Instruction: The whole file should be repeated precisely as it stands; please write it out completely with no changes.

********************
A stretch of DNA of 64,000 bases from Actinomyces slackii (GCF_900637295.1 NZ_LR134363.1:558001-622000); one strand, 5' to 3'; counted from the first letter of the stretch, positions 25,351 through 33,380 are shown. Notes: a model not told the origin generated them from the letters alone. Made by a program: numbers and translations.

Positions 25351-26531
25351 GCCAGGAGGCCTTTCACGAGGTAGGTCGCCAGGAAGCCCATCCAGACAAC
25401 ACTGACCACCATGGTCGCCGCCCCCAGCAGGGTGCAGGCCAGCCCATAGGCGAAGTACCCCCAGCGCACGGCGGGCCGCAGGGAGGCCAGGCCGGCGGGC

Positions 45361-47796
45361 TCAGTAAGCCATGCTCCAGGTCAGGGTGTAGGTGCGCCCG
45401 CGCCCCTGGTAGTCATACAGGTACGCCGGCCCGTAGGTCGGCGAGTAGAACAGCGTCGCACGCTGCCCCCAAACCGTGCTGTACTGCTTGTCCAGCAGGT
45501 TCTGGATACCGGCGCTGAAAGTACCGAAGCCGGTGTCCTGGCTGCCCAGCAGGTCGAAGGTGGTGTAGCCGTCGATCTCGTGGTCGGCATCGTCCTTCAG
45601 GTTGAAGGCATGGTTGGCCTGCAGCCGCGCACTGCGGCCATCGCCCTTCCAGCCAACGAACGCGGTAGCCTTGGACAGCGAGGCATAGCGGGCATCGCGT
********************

A stretch of DNA of 64,000 bases from Actinomyces slackii (GCF_900637295.1 NZ_LR134363.1:558001-622000); one strand, 5' to 3'; counted from the first letter of the stretch, positions 25,351 through 33,380 are shown. Notes: a model not told the origin generated them from the letters alone. Made by a program: numbers and translations.

Positions 25351-26531
25351 GCCAGGAGGCCTTTCACGAGGTAGGTCGCCAGGAAGCCCATCCAGACAAC
25401 ACTGACCACCATGGTCGCCGCCCCCAGCAGGGTGCAGGCCAGCCCATAGGCGAAGTACCCCCAGCGCACGGCGGGCCGCAGGGAGGCCAGGCCGGCGGGC

Positions 45361-47796
45361 TCAGTAAGCCATGCTCCAGGTCAGGGTGTAGGTGCGCCCG
45401 CGCCCCTGGTAGTCATACAGGTACGCCGGCCCGTAGGTCGGCGAGTAGAACAGCGTCGCACGCTGCCCCCAAACCGTGCTGTACTGCTTGTCCAGCAGGT
45501 TCTGGATACCGGCGCTGAAAGTACCGAAGCCGGTGTCCTGGCTGCCCAGCAGGTCGAAGGTGGTGTAGCCGTCGATCTCGTGGTCGGCATCGTCCTTCAG
45601 GTTGAAGGCATGGTTGGCCTGCAGCCGCGCACTGCGGCCATCGCCCTTCCAGCCAACGAACGCGGTAGCCTTGGACAGCGAGGCATAGCGGGCATCGCGT